Los Angeles — More “Mission: Impossible”? Bring it on.
The next “Les Misérables”? We’ll see.
A new agreement widening access in China to films from around the world, announced by negotiators for China and the United States late on Friday, brings with it a message about what the next wave of movie exports will look like: They will be large, in 3-D and mostly unrelated to the real world.
In an interview on Sunday, Christopher J. Dodd, chief executive of the Motion Picture Association of America, said the focus on premium-format films reflected a bit of diplomacy that allowed the Chinese to add 14 films in a special category, without formally abandoning their existing quota of 20.
“To use their words, it was too politically sensitive for them to break that 20-film quota,” said Mr. Dodd. The new system, he said, is subject to review in five years, and it is still possible that American studios and officials will press for more access in the interim.
The agreement carries a proviso that the special-category films be available in premium 3-D or large-screen Imax formats, even if they are accompanied by conventional 2-D versions.
To some extent, the format requirement simply corresponds to realities in the Chinese market. Rapid growth in the number of screens — from about 6,200 last year to a projected 16,000 three years from now — has been accompanied by a major expansion in both 3-D and Imax theaters, with an audience response to match.
“Mission: Impossible — Ghost Protocol,” which had an Imax version, and “Transformers: Dark of the Moon,” in both Imax and 3-D, were blockbusters in China. “Avatar,” another 3-D extravaganza, played 24 hours a day in some Chinese theaters.
But the agreement effectively guarantees, at least for the foreseeable future, that only Hollywood’s most fantastic enterprises will be admitted to China on a favored basis, since those dominate the premium formats specified in the trade deal.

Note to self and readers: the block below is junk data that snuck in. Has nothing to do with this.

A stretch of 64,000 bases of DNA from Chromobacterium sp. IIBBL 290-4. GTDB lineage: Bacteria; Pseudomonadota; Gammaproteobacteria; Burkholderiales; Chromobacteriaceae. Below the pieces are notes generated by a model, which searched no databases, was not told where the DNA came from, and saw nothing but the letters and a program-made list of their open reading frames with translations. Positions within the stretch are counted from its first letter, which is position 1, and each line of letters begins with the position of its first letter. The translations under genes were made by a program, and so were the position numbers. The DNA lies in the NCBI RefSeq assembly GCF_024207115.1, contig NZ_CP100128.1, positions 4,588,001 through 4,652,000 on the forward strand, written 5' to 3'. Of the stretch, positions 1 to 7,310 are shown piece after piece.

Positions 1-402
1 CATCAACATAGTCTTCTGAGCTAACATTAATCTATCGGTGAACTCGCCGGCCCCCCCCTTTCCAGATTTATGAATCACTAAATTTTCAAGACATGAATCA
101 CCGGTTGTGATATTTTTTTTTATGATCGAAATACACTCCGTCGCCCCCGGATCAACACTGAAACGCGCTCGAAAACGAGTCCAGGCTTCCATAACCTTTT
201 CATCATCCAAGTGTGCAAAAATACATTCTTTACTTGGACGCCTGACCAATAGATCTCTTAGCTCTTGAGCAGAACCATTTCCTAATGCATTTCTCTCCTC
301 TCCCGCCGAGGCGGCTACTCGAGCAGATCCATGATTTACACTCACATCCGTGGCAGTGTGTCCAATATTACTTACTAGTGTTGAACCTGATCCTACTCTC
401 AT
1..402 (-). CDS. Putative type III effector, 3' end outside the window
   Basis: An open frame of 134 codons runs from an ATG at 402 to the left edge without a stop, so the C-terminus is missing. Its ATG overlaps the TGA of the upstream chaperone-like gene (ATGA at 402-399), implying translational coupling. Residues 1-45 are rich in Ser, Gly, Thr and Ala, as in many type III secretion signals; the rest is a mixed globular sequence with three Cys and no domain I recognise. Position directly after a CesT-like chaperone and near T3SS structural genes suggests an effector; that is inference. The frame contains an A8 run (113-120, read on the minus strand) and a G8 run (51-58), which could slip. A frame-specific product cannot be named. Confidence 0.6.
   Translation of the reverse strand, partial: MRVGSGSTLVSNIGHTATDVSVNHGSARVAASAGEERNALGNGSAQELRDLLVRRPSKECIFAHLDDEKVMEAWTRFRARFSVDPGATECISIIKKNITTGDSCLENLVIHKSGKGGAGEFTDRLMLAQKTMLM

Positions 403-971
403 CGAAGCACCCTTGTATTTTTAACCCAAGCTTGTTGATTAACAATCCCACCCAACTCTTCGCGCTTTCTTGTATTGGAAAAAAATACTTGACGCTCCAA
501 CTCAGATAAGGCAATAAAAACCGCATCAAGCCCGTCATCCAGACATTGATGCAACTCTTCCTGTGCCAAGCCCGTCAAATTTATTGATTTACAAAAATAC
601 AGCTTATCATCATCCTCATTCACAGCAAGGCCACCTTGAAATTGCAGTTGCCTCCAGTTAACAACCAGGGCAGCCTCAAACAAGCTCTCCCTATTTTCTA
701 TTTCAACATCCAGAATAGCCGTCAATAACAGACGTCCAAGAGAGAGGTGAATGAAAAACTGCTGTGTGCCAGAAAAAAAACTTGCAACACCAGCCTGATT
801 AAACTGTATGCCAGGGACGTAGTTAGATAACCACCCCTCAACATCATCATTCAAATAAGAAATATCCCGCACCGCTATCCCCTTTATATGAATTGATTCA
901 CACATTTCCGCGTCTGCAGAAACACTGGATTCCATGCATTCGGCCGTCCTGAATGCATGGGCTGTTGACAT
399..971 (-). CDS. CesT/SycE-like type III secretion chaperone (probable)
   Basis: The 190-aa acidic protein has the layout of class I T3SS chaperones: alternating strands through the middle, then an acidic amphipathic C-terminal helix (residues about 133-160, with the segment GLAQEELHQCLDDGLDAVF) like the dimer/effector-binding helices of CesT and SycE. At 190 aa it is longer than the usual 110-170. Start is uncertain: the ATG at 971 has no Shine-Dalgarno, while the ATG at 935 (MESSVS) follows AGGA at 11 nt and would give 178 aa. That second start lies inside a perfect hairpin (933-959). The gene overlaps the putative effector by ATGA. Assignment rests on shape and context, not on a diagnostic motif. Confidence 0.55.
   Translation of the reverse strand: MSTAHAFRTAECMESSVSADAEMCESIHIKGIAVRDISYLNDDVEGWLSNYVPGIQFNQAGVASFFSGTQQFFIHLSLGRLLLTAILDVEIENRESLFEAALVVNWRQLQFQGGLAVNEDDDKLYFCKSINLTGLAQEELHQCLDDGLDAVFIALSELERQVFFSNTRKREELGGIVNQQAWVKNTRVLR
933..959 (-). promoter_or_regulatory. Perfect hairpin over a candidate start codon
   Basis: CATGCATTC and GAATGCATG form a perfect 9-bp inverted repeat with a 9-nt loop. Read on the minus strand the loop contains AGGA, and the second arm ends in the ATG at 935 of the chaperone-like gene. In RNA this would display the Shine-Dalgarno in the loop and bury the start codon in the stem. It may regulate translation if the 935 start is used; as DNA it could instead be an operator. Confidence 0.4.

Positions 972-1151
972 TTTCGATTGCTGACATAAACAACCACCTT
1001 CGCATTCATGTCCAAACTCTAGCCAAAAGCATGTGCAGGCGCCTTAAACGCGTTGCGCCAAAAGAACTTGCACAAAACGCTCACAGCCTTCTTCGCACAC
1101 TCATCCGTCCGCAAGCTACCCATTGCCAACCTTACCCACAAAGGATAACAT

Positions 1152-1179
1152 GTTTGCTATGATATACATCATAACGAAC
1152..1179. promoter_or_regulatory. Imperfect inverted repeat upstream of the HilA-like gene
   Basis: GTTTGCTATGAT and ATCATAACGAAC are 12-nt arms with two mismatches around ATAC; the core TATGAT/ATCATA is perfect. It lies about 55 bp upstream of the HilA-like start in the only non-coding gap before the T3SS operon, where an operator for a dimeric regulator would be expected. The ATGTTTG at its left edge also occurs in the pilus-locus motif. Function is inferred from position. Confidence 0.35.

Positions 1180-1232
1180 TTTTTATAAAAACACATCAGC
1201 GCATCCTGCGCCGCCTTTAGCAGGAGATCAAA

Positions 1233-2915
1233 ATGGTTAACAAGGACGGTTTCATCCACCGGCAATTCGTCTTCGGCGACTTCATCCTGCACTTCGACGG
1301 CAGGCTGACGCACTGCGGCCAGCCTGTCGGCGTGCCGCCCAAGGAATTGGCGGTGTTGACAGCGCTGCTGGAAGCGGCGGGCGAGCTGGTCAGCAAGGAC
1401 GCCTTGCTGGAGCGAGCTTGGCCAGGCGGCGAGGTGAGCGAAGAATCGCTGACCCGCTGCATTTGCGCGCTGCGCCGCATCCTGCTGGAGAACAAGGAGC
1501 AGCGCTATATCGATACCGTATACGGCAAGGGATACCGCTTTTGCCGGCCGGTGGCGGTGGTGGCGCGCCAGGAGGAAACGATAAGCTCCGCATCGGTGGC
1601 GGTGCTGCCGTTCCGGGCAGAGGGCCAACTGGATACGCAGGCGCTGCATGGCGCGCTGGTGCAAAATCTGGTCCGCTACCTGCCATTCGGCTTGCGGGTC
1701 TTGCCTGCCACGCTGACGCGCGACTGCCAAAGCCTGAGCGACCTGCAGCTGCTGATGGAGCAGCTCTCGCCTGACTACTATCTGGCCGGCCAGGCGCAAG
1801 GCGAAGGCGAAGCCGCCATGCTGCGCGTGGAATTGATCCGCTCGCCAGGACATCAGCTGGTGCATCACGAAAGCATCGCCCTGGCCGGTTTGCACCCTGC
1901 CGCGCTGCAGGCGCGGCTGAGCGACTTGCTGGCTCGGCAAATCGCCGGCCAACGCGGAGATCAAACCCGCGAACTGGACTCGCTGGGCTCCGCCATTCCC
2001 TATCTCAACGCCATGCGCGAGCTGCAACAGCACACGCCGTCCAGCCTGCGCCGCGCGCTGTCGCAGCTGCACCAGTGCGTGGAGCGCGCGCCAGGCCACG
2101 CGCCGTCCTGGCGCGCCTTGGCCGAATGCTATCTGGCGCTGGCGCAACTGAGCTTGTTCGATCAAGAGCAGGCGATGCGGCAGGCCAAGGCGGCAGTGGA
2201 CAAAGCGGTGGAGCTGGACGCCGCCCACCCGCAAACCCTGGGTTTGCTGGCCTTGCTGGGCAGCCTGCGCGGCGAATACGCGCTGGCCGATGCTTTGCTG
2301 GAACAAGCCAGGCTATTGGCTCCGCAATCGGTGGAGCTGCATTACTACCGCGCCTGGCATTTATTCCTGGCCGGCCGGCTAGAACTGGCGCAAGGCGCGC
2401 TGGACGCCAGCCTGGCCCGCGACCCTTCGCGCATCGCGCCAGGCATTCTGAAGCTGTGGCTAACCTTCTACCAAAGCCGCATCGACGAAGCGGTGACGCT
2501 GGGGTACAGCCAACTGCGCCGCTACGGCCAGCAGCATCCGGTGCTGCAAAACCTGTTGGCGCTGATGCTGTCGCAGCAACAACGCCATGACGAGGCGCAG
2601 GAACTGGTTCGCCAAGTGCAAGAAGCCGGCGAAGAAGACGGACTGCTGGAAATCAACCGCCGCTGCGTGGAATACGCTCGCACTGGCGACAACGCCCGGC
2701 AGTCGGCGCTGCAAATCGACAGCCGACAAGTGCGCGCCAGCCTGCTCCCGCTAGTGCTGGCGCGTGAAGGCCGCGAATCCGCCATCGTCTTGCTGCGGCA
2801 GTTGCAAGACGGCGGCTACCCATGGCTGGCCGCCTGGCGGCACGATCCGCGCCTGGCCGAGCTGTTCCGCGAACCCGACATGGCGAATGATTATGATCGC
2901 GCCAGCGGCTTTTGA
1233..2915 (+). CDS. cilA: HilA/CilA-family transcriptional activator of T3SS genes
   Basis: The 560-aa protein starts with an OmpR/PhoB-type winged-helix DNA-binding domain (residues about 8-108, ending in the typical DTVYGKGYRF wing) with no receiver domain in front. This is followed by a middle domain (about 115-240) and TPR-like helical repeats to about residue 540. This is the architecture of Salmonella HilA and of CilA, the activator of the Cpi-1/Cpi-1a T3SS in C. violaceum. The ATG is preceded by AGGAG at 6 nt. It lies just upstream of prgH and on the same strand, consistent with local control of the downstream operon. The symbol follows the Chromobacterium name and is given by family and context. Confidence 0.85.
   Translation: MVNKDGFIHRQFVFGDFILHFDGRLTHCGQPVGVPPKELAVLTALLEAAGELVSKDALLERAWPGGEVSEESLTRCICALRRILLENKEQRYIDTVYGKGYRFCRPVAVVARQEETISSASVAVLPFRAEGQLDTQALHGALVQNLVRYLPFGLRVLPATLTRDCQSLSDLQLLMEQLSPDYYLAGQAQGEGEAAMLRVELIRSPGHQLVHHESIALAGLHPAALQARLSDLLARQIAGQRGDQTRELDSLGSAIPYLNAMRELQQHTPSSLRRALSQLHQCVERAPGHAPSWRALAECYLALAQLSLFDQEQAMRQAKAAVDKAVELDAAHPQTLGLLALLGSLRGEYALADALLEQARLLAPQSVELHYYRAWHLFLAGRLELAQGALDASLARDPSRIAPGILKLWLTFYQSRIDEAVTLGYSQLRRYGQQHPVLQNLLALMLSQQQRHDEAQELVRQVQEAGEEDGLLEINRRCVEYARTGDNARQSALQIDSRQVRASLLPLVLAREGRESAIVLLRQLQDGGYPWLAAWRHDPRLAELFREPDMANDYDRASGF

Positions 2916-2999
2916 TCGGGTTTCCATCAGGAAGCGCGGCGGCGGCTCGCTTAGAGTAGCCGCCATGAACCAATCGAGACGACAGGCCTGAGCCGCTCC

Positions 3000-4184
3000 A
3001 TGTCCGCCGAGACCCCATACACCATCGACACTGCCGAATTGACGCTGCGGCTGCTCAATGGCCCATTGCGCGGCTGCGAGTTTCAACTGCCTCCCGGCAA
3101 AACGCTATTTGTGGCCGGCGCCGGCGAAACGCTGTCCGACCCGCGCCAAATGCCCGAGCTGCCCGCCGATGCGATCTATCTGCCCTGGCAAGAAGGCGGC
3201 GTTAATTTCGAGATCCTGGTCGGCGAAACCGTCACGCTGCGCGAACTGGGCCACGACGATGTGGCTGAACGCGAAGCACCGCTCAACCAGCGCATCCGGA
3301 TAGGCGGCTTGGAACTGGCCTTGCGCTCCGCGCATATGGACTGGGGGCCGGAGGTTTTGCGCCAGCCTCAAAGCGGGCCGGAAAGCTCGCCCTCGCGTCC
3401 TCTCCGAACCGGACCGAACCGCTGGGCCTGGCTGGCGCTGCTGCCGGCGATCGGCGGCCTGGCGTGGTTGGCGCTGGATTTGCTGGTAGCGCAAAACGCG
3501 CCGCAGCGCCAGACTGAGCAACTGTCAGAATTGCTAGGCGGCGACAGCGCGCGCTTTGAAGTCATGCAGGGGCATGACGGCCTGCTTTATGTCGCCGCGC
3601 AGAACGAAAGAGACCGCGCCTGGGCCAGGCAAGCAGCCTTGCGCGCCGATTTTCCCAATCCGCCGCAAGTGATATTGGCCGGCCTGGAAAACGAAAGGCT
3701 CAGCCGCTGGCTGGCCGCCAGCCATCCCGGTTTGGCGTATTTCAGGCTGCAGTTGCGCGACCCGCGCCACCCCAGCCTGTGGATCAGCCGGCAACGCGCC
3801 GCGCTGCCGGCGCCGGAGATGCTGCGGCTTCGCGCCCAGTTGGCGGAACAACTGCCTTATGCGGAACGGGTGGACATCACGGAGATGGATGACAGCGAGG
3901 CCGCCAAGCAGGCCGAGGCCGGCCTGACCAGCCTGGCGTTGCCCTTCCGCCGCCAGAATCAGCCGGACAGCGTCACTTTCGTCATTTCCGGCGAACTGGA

Of about three dozen 3-D films scheduled for release by American studios in the next year, almost all are animated whimsy, like “Dr. Seuss’ the Lorax,” from Universal Pictures; superhero fantasies, like “The Amazing Spider-Man,” from Sony Pictures ; horror, like “The Cabin in the Woods,” from Lionsgate ; or science fiction, like “Prometheus,” from 20th Century Fox.
A “Titanic” re-issue in 3-D from Paramount Pictures, and a 3-D version of “The Great Gatsby,” from Warner Brothers, are among a handful of films that might be favored under the new rule, while bridging any cultural divide between West and East with reality-based stories.
If Universal’s new version of “Les Misérables” appears next December in 3-D or Imax, it can presumably seek to take advantage of the expanded quota as well. Mr. Dodd speculated that the agreement might prod some studios to reformat existing films in 3-D versions, or to develop a broader range of 3-D and large-screen fare.
The agreement — struck partly through personal diplomacy between two vice presidents, Joseph R. Biden Jr. and Xi Jinping — also increased a foreign studio’s permitted share of box-office receipts from a film released in China to 25 percent, from 13 percent. The deal promises a significant increase in revenue from a growing Chinese movie market that had $2.1 billion in ticket sales last year, and is expected to reach $5 billion by 2015.
Speaking this month about a new China-based film fund that expects to invest at least $800 million in both Chinese film distribution and in Western-led productions, Bruno Wu, one of its partners, pointed to “Mission: Impossible — Ghost Protocol” — a fanciful action thriller — as the kind of import that would have a future in China.
“We’re primarily going to be working with the tent-pole side of the business,” Mr. Wu said in an interview.
The Independent Film and Television Alliance, which represents independent filmmakers, said the agreement included provisions that would help independent movies, with their often-grittier fare, get a share of the Chinese market. Mr. Dodd said he believed nonstudio films attracted nearly $100 million in China last year.
While allowing new rights to audit film revenue and consult on marketing campaigns, the independent film alliance noted, the deal also bars any attempt by a Chinese partner to declare rejection by state censors a material breach of a distribution agreement.
Instead, the alliance said, a film studio and Chinese state-owned enterprises will be required to “work together when these situations arise.”
And arise they may, even with the 3-D blockbusters newly permitted by the deal.
A film as fanciful as “Mission: Impossible III,” after all, required some editing for the Chinese market: unflattering scenes that showed laundry hanging in Shanghai had to be cut for its 2006 release there.